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In March we had International Women’s Day and to celebrate, the women of GAMINGbible put our pretty little heads together to come up with a list of our ten favourite goddesses in gaming. While all those gaming girls go hard when it comes to gameplay, they just aren’t real. Which is what got me thinking, ‘why are we celebrating these pixels and polygons and not the amazing real life women who paved the way for games like those to exist in the first place?’ So here’s my list of gaming’s real goddesses who are a big part of the reason our hobby is just so great.
As the country which popularised cosplay, it shouldn’t be surprising that Japan has some of the most talented character designers of all time. Yet, whenever I think of a name out of all those great talents, my mind always wanders to Mari Shimazaki. Possibly best known for designing gaming bicon Bayonetta, Shimazaki is an industry veteran. Our talented artist has more credits to her name than Super Smash Bros. Ultimate has fighters.
Her incredible art and designs have brought so many games to life, that it’s hard to imagine what they would look like without her. What is Okami, if not its incredible characters and art style? Would people be so into Soul Calibur or Tekken if the costumes and characters weren’t so memorable? Shimazaki’s costuming is so gorgeously detailed, and exudes such powerful feminine energy, that it paves the way for unique character design. She has taken the sexualisation of women in games and flipped it, giving sexy ladies their own powerful autonomy.
Often known as the mother of Uncharted’s Nathan Drake, it is hard to imagine the gaming landscape without the work of Amy Hennig. Starting out as an artist and animator for early console games on the Atari and NES, Hennig truly made her mark on the industry when she moved into design and direction. Working on the Legacy Of Kain series, Hennig took over multiple aspects of the project from production to writing, starting with Soul Reaver.
Her legacy only grew as the years went on. Contributing to Jak And Daxter for Naughty Dog she soon began working as creative director for Uncharted: Drake’s Fortune. This included leading 150 developers to create what is still considered one of gaming’s greatest ever franchises. Hennig is very much still in the business, and is writing for the upcoming Square Enix title, Forspoken as well as working on a new Star Wars game with her own division Skydance New Media. She truly is a jack of all trades when it comes to game design, and a master of each one.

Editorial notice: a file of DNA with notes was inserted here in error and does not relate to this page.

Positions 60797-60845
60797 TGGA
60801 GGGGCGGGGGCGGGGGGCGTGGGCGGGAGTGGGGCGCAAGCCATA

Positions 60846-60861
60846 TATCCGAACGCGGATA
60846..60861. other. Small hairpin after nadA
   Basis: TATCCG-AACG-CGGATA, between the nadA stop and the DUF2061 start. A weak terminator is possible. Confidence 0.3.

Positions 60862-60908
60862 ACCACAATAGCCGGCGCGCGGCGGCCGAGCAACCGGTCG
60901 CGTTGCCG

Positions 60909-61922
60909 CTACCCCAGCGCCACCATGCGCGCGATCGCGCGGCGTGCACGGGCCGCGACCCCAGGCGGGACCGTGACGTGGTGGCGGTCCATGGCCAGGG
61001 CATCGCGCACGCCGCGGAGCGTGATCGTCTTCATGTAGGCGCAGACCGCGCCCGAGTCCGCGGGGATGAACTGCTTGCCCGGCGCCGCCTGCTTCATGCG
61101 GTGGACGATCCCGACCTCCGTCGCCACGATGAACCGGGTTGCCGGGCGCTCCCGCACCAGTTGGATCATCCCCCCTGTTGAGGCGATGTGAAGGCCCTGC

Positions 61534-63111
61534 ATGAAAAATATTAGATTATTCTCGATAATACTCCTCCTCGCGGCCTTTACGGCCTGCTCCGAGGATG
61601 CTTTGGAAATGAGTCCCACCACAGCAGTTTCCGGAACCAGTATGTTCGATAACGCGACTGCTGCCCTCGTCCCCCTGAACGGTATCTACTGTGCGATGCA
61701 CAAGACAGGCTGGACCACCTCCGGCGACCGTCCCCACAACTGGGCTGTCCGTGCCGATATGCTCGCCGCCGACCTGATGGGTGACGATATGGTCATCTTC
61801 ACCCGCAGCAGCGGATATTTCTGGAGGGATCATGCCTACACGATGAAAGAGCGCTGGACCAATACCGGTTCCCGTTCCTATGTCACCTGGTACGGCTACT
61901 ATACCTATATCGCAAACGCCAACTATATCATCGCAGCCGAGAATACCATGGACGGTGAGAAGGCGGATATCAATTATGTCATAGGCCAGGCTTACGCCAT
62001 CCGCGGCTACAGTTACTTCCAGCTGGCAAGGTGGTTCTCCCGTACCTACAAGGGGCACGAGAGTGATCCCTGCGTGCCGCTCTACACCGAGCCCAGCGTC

If Hennig is the mother of the amorphous 3D action adventure genre, then Roberta Williams is the queen of point and click. Starting Sierra On-Line with husband Ken in the early 1980s, the pair went on to create some of the earliest and best renowned adventure games. From the King’s Quest series, to FMV horror Phantasmagoria, Williams was one of the earliest pioneers of game design, art, writing, and marketing.
Not only did Williams develop her own games and create new artistic techniques such as colouring and dithering, but she helped shape many great games through her company’s publishing efforts. Ever heard of Frogger? Perhaps Half-Life tickles your gaming itch? Or maybe you’re more into Crash Team Racing or the later Spyro games? Whatever series you enjoy, it’s likely that Sierra had some hand in making it a reality. Our girl doesn’t stop there. If you are into any of gaming’s hundreds of wonderful female protagonists, then you have Ms. Williams to thank for pushing back against the prevailing voice that games starring women wouldn’t sell as well. What a gal!
Her’s may not be a name which is instantly recognisable, however Keiko Erikawa created so many things within the gaming industry it is a name you should remember. One of the founders of one of Japan’s big five gaming companies Koei, she not only invented romance games as a genre, but was one of the driving forces behind encouraging women into game development.
She hired and retrained women from other industries and encouraged them to join her all-female development team, Ruby Team. This was the first ever development team to hire exclusively women, and its success showed girls that gaming was, and is, a valid industry which they could enter into. The Ruby Team aimed to create games by women for women, and under Erikawa’s influence gaming turned its head toward women as a valuable market to create for.
We have covered female artists, designers, writers, and directors, but Jennifer Hale breathes life into gaming in a way that men could not - by acting. Hale is known as one of the most prolific actor in the gaming industry, having voiced characters in Mass Effect, Bioshock, and Metal Gear Solid. Chances are if you have played a AAA game within the last decade, you have experienced at least one of Hale’s performances.
Not only is she one of gaming’s greatest goddesses, but she also gave a voice to many characters which could share that title. She voiced one of the original female protagonists, Samus Aran, in arguably Metroid’s best trilogy, Metroid Prime. She played Femme Shep in the Mass Effect trilogy, and she is still going to this day - voicing one of gaming’s coolest new female leads, Rivet, in the latest Ratchet & Clank game, Rift Apart.
These five women represent just a snapshot of all the women in the industry who have made games so great over the years. So next time you think about how women have changed the gaming landscape, don’t think of Lara Croft, think of Erikawa, Hennig or Hale.
Featured Image Credit: Roberta Williams via historylink / Keiko Erikawa via Koei Tecmo / Jennifer Hale via jenniferhale.com / Amy Hennig via Twitter / Capcom
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